Design, Construction and Performance of PKC Dams on Northern Terrain

CIM Montreal 2003
Gerry Ferris,
Abstract The Snap Lake Diamond Project is located approximately 220 km northeast of Yellowknife, NT, Canada at an approximate latitude of 63°35’. The project location is within the zone of continuous permafrost in northern Canada, measured ground temperatures are about –2°C at 10 to 20 m depth below surface. The site is located on a peninsula jutting into Snap Lake. The site is generally barren of vegetation, except for some isolated area of low trees located in topographic lows and near the shoreline of Snap Lake.

As part of phased evaluation process with regards to the mining project, an Advanced Exploration Program was undertaken in 2000 and 2001. This program included the underground extraction of a bulk sample of kimberlite, which was processed on site. A Processed Kimberlite Containment (PKC) area was required as part of this program. The area chosen as the PKC facility was a small inland lake, called Inland Lake #1, on the peninsula. Construction of the PKC area required the construction of two dams, one on either end of the lake. At the south end of the lake, Dam 1 was constructed partially on a talik and partially on continuous permafrost. Dam 2 was constructed entirely on permafrost.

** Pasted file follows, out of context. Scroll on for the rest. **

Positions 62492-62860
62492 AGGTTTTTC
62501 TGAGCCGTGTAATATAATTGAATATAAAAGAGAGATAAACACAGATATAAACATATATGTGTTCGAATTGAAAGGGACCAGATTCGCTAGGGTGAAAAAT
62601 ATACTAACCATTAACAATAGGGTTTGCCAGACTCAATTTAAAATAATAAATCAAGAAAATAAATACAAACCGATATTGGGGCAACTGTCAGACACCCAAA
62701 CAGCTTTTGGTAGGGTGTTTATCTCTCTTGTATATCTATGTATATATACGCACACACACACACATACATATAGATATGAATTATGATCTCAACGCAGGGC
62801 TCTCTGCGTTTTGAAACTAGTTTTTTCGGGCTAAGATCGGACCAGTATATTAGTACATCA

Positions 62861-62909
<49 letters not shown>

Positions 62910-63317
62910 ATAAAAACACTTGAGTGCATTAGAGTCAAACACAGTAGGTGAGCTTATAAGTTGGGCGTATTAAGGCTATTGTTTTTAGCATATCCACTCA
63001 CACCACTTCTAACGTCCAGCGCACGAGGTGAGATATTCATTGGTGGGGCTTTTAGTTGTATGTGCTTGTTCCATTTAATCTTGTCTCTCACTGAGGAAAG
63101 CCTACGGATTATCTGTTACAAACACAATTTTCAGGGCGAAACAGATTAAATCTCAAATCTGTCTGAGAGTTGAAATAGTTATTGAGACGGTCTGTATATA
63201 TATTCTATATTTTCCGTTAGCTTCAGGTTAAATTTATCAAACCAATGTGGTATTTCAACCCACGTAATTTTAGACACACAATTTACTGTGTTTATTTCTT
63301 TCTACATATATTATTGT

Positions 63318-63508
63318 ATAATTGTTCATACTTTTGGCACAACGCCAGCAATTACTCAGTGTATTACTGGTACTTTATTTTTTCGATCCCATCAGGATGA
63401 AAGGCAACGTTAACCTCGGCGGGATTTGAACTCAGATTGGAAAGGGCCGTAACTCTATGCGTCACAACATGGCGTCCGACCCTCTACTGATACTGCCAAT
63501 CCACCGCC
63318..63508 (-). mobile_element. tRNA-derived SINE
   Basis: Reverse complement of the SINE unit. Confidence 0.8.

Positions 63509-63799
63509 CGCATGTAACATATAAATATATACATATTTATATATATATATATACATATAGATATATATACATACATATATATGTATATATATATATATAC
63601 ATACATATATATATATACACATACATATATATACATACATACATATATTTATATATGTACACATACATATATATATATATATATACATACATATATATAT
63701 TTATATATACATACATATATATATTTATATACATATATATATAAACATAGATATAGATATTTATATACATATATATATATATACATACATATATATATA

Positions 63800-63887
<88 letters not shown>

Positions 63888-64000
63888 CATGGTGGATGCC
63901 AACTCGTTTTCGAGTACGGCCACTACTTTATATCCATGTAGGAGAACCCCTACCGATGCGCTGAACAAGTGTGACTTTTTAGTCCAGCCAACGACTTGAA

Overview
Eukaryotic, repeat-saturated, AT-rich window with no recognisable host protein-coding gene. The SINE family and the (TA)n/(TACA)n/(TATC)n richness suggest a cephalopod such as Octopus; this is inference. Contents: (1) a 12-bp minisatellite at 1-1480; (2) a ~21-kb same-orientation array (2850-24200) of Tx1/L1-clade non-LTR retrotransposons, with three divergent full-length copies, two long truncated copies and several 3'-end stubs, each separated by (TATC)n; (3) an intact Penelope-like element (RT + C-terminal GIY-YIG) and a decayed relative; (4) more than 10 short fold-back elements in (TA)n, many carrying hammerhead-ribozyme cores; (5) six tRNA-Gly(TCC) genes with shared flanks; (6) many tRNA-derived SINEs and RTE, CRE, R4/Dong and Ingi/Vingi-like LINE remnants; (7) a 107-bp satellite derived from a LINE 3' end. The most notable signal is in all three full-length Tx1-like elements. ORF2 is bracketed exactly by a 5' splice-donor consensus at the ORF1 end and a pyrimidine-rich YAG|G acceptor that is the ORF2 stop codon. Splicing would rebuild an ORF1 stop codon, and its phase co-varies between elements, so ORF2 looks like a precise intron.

The effects of the remote location, selection of suitable construction materials and permafrost conditions on the designs of the dams are discussed. A description of the design elements, construction schedule and capital costs are provided. A review of the performance of these two dams, in terms of settlement, deformations, pore pressures and thermal regime, over the last several years is provided.
Keywords: Tailings, containment, processed kimberlite, Diamonds, Dams, Design, Performance
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